Turning now to FIG. 3, another DGD mitigator in a reflective configuration 300 may substitute DGD mitigator 110 within integrated transponder 100 depicted in FIG. 1, according to one exemplary embodiment of the present invention. This particular embodiment is advantageous because it allows DGD mitigator 300 to be completely integrated into transponder 100 without enlarging its case, thus resulting in a small and compact device. Particularly, this embodiment allows crystals 215, 225, and 235 to have half the size of their counterparts in FIG. 2. In this case, input optical signal enters DGD mitigator 300 via fiber circulator 305, which may be positioned anywhere inside the transponder's 100 case. Mirror 310 may take the form of a highly reflecting coating on crystal 235. For example, in the case of Yttrium Vanadate (YVO4) crystals, where DGD mitigator 300 is designed to mitigate 30±5 ps, the lengths of crystals 215, 225, and 235 may be 11.25 mm, 7.5 mm, and 3.75 mm, respectively, which means that the entire DGD mitigator 300 may be made smaller than 40 mm.
With respect to FIG. 4, receiver 120 may be integrated into transponder 100 depicted in FIG. 1 according to one exemplary embodiment of the present invention. DGD mitigated signal 115 may leave DGD mitigator 110 (or 300) and reach optical detector 405 of receiver 120. Optical detector 405 converts DGD mitigated signal 115 into an electrical signal, which is then amplified by radio frequency (RF) amplifier 410 and processed by limiting amplifier 415. Finally, receiver 120 produces an electrical output signal via output port 121.
FIG. 5 shows transmitter 130, which may be integrated into transponder 100 depicted in FIG. 1 according to one exemplary embodiment of the present invention. Although transmitter 130 is illustrated here as being a duo-binary transmitter, other types of multi-level transmitters may alternatively be used. In this embodiment, an input digital signal is received via input port 129 and processed by non-return to zero (NRZ) formatter 505, precoder 510, and electrical low-pass RF filter 515, respectively. The output of low-pass filter 515 is fed into Mach-Zehnder (MZ) modulator 525, which modulates the output of laser 520, thus outputting an optical signal via optical output port 131.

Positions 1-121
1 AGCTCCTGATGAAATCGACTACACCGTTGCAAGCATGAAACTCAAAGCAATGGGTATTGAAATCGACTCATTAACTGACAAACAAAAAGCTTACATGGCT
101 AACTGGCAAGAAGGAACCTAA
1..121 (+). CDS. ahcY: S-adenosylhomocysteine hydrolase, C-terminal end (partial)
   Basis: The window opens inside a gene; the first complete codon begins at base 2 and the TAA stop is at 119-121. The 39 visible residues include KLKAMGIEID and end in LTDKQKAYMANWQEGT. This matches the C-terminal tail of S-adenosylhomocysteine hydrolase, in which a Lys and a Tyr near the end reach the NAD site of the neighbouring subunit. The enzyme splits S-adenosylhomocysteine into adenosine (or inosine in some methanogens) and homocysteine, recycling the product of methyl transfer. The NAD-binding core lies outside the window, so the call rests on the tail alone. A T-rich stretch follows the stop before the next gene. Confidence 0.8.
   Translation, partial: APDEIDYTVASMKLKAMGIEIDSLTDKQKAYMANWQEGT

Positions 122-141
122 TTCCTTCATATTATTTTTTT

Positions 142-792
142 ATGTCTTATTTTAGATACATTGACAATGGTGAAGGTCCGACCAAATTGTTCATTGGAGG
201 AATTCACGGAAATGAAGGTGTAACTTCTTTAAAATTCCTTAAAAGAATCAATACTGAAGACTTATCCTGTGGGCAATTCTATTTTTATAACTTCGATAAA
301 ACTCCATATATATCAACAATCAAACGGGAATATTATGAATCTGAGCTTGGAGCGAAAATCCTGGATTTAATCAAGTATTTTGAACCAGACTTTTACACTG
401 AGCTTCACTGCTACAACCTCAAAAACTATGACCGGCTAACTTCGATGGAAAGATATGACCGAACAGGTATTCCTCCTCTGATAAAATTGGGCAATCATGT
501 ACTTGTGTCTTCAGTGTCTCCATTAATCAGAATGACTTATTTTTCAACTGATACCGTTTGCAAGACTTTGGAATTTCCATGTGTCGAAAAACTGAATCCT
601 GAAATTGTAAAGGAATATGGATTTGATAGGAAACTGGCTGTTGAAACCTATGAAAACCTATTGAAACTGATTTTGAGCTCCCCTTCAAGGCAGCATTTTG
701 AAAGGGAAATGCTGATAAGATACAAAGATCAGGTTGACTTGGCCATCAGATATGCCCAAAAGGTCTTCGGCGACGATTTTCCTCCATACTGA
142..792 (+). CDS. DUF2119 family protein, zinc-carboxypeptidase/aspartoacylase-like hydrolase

When transmitter 130 is a duo-binary transmitter, rather than transmitting the original digital signal (e.g., 1 0 0 1 1 1 0), it provides the sum of two adjacent bits (e.g., 1 0 1 2 2 1). Along with the filter, the Full-Width Half-Maximum (FWHM) spectrum of the duo-binary transmitted signal is narrower than the original NRZ signal. Further, high-frequencies reduced by the use of low-pass filter 515, which is possible in part because the spectrum of the duo-binary signal is narrow, and therefore less susceptible to such filtering. Furthermore, MZ modulator 525 and precoder 510 may be arranged in such a way that the intensity (rather than the field) of the transmitted signal is identical to that of the input digital via port 129, thus allowing simpler operation based on the NRZ format. As a consequence of its narrower spectrum, duo-binary transmitter 130 is considerably less susceptible to chromatic dispersion than other transmitters and is more robust against CD problems. Furthermore, because of its relative simplicity and immunity to CD effects, duo-binary transmitter 130 may be especially useful in varying networks, where perfect CD cancellation is very complicated. Again, while duo-binary transmitter 130 is susceptible to DGD, it is less sensitive to higher-order PMD, therefore a DGD mitigation device such as the ones depicted in FIG. 2 or 3 can dramatically improve performance of an optical transponder such as transponder 100 of FIG. 1.
Although some exemplary embodiments of present invention and their advantages have been described above in detail, it should be understood that various changes, substitutions and alterations can be made herein without departing from the spirit and scope of the invention as defined by the appended claims. Moreover, the scope of the present invention is not intended to be limited to the particular embodiments of the process, machine, manufacture, means, methods and steps depicted herein. As a person of ordinary skill in the art will readily appreciate from this disclosure other, processes, machines, manufacture, means, methods, or steps, presently existing or later to be developed that perform substantially the same function or achieve substantially the same result as the corresponding embodiments described herein may be utilized according to the present invention. Accordingly, the appended claims are intended to include within their scope such processes, machines, manufacture, means, methods, or steps.